05 September 2013

Photoshop World 2013


Art Model, Emily © 2013 Terrell Neasley
"I want the viewer to look into my images and see a new world with new rules."

I don't think I've ever posted about my convention or trade show attendences. I've only ever done WPPI and Photoshop World on a regular basis. Today is day one and it was a good day, complete with one learning from one of my favorite instructors, Julianne Kost who is the most brilliant mind/guru of Photoshop and Lightroom I've ever seen. Her dry, yet witty humor keeps you entertained as you unconsciously learn something of value. Before you know it, she's having to cut things short because she's running out of time. I try to get at least one of her classes as a rule. Brooke Shaden spoke during the opening keynote. While Julianne Kost was the most entertaining, I gotta give props to Brooke Shaden for being most inspirational. This little bitty spitfire got up on stage and in a soft, but spirited voice and laid down an air of possibilities that left you wondering what you could do if you cast aside fear and conforming rules (sound familiar) and did what you wanted to do.

Art Model, Emily
© 2013 Terrell Neasley
It was sort of a toss up this time. There are two things I usually want to focus on when I come to these trade shows. One is Photoshop techniques. I had to start out learning Photoshop on my own with a bootleg old copy of PS7 that was given to me when I first came to Vegas, while I was still doing film. It was strictly trial and error. I mean, STRICTLY trial and error. There weren't as much in terms of tutorials on the web as there are today. But it was quite the trick to learn the different tools and what layers were. I eventually got a book to help me.

Art Model, Emily
© 2013 Terrell Neasley
“If I saw something in my viewfinder that looked familiar to me, I would do something to shake it up." 
~ Garry Winogrand

My breakthough came from my first Photoshop World convention. I only attended the free trade show, but when I saw an exhibition of the Nik Silver Efx, I was hooked. Why? I had seen other black and white plug-ins at this point. And I could convert to B&W in Photoshop too. What made Silver Efx so special? Well, I'll tell you. It was the first piece of software that I had ever seen that came so close to the actual darkroom. It aided me in my conversion to digital photography. Before Silver Efx, I just couldn't get the rich black tones that I had with silver-halides in photographic paper brought out by chemicals. It was simply unmatched. The burn and dodge techniques were not mimicked in any other software so well. Masking, which I sucked at in Photoshop at the time, was made more simple with Nik's U-point technology. And on top of all that, Silver Efx, was also the best at simulating the different brands of pro-grade B&W film I used...principally, Kodak TMax 100 & 400.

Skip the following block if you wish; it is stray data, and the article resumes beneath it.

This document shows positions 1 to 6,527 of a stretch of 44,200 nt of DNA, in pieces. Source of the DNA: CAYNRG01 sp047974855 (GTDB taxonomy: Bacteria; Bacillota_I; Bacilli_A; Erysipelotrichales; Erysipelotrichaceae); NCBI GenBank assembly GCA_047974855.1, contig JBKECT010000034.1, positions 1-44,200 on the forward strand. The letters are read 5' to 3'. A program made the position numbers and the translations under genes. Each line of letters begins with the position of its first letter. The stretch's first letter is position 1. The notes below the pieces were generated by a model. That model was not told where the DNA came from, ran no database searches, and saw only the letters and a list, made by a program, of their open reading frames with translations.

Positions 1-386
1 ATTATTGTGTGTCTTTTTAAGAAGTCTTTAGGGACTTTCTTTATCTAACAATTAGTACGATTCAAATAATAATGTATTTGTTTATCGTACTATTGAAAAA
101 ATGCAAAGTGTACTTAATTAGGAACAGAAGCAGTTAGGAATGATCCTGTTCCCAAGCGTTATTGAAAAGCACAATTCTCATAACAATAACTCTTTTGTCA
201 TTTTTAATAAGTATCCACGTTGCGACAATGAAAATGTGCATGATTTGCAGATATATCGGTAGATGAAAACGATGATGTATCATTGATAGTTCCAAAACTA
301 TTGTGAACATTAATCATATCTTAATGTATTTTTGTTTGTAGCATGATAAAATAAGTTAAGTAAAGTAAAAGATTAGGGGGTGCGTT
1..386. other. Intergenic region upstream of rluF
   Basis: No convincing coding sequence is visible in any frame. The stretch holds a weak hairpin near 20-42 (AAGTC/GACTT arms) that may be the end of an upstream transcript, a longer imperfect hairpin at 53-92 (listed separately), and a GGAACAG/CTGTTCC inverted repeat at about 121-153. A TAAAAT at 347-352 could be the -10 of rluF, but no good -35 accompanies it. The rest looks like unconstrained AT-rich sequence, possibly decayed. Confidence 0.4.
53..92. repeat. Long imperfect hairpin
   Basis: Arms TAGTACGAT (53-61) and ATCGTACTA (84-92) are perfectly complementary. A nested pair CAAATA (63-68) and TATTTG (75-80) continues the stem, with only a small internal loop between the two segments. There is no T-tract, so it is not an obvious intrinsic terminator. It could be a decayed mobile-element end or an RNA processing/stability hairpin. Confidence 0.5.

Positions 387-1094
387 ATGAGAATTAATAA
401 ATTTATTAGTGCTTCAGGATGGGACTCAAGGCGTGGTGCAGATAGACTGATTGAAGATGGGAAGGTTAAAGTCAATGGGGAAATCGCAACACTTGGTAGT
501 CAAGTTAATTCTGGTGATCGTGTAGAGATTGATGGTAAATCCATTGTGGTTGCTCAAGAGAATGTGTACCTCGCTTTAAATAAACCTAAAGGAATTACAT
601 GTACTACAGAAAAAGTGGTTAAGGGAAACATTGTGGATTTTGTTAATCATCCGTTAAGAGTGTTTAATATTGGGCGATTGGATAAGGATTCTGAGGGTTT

Art Model, Emily
© 2013 Terrell Neasley
To learn that Nik had several more editions such as Color Efx, Dfine, and Sharpen only cinched it for me. But I learned all this at my very first Photoshop World and its always been a blessing for me every since. Sometimes its learning of a new vendor to process my photos. Sometimes its learning a new post-processing workflow that is much more efficient and effective. Other times, I get educated on a better business practice, such as back-up techniques or copyrights management. One thing I don't really go to Photoshop World as much for is photographic techniques. They have some great lighting specialists here for sure and other tips on improving your photography. I think they are great, but its much easier for me to get photo tips. I can manage that from anywhere.

This year, my focus has been more on the Photoshop end of things instead of the business side. So these are the classes I've been taking as of day 1: Compositing with Julianne Kost, Smart Objects with Dave Cross, and Commercial Post Processing with Jim DiVitale. Days 2 and 3 are a bit more tricky as to my choices, but I will figure it out. Photoshop and post-processing classes have the priority and I can choose 6. Thursday is the longest day and we finish up on Friday. Should be good days ahead.

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